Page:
Michael Winship, Truthout
Scientists believe climate change -- the warming of oceans -- has allowed some of the almost 2,000 jellyfish species to expand their ranges, appear earlier in the year and increase overall numbers, much as warming has helped ticks, bark beetles and other pests to spread to new latitudes.
There are certain newspaper headlines that catch your eye and stop you in
your tracks. Like the New York Post's famous "Headless Body in Topless Bar."
Or such tabloid greats as "Evil Cows Ate My Garden," "Double Decker Bus
Found on Moon," and my personal favorite, "Proof of Reincarnation: Baby Born
with Wooden Leg."
Along similar lines, I was startled this week when London's Daily Mail published an article headlined, "Could we be in for 30 years of global COOLING?" Triggered by the unusual cold and snow in the United Kingdom over the last few weeks, the article began, "Britain's big freeze is the start of a worldwide trend towards colder weather that seriously challenges global warming theories, eminent scientists claimed yesterday."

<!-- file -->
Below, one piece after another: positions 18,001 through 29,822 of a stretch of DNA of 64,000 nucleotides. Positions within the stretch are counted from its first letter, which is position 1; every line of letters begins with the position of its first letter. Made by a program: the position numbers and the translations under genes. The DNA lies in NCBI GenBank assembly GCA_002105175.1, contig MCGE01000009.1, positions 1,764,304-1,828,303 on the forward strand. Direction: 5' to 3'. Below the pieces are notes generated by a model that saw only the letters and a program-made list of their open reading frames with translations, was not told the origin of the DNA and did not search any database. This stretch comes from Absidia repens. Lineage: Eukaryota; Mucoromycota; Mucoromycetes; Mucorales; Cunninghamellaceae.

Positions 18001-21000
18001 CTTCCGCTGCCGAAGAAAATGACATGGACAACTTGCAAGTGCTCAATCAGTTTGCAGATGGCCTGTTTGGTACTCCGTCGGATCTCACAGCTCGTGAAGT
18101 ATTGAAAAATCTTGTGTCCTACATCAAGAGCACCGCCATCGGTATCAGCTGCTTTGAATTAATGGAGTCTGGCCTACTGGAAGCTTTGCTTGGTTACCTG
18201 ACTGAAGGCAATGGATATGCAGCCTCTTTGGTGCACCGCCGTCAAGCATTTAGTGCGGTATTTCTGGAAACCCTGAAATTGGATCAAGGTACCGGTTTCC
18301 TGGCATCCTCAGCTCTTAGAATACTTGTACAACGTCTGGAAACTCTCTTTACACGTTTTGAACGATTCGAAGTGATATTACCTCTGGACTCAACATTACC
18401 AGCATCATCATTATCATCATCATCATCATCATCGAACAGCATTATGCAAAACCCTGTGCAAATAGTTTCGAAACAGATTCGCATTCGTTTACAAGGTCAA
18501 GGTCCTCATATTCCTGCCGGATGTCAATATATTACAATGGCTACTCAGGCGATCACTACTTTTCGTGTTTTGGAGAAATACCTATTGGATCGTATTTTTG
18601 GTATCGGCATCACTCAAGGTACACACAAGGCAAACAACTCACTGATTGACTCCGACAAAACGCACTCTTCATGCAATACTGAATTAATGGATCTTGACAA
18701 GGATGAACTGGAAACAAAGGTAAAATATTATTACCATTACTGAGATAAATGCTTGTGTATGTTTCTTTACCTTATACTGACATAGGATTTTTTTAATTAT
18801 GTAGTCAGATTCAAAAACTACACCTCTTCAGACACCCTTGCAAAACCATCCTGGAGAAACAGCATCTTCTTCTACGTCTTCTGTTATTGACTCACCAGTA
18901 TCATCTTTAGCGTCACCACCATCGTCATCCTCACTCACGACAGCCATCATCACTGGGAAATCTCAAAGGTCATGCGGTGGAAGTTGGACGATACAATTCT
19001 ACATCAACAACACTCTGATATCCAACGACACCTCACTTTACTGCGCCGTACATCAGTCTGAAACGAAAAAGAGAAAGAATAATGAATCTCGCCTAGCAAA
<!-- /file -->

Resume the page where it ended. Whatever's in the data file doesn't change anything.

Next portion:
The story went on to reference various researchers and their institutions, including the National Snow and Ice Data Center at the University of Colorado in Boulder, which reported, according to the Mail, that, "The warming of the Earth since 1900 is due to natural oceanic cycles, and not man-made greenhouse gases."
This was followed by an article on the Fox News Web site with the headline, "30 Years of Global Cooling Are Coming, Leading Scientist Says."